Rudy Guiliani, John McCain, Mitt Romney, and Fred Thompson--the four leading Republican candidates--all skipped a forum hosted by PBS talkshow host, Tavis Smiley that was held last night at Morgan State University. The forum was different from other GOP debates in that it focused on minority concerns, relied on a panel of minority reporters and commentators (Ray Saurez, Cynthia Tucker, Juan Williams), and was held in front of a largely minority audience. A similar forum for Democrats drew nearly every candidate, including all of the front runners.
The minority community holds diverse views. Some Republican policies should be attractive to conservative church-goers, business owners, and the rising middle and upper class, regardless of race. Other policy concerns, like homeland security and the wars in Afghanistan and Iraq, cut across all racial, ethnic, and class lines.
Even if the leading Republican candidates don't expect to get much minority support, they do have an obligation to communicate to all of the constituents that they might one day represent. They also should be willing to have their proposals, promises, and views scrutinized by different audiences. Unfortunately, we are all too familiar with what happens when a chief executive won't leave his comfortable policy bubble.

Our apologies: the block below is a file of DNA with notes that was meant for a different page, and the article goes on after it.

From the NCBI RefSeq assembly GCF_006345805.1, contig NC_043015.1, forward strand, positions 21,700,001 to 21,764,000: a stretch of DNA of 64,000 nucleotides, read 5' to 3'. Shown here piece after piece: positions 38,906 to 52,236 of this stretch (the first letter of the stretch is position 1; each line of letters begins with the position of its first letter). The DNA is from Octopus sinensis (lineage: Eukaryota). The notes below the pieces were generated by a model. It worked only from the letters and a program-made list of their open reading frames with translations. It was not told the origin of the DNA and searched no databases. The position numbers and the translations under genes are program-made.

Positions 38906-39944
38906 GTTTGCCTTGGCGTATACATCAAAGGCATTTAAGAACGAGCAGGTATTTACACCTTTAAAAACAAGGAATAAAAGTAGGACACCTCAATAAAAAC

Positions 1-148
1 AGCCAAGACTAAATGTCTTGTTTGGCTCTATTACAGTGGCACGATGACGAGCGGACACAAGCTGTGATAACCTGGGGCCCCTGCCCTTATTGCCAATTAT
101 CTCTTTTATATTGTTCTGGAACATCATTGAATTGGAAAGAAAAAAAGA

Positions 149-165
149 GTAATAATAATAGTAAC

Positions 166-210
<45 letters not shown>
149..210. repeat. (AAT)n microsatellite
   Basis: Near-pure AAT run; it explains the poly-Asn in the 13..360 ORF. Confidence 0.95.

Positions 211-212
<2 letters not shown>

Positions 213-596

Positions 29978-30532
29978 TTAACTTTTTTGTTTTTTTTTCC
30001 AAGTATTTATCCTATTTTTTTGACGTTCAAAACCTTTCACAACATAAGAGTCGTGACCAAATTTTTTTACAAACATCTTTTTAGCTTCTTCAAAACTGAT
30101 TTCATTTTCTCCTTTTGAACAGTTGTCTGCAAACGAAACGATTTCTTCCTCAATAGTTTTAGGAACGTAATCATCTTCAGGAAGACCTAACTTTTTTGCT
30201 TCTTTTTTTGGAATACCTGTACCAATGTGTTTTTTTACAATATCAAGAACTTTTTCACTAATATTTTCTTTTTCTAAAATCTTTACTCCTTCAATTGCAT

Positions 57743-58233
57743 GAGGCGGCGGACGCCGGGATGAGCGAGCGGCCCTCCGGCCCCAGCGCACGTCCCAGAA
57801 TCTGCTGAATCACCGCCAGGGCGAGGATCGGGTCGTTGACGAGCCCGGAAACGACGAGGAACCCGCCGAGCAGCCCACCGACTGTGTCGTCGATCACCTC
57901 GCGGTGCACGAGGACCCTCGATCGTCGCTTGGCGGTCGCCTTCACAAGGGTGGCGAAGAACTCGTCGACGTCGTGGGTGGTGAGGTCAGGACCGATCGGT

By skipping the debate, the GOP front-runners missed a golden opportunity to deliver their message to and get feedback from a vital segment of the electorate. More than that, they sent the unmistakeable message that the minority community is simply not worth their time and that they don't have much to offer to that community.
The candidates' myopic strategy will ultimately limit their and the party's appeal. Should any of them win election, it will also limit their ability to govern.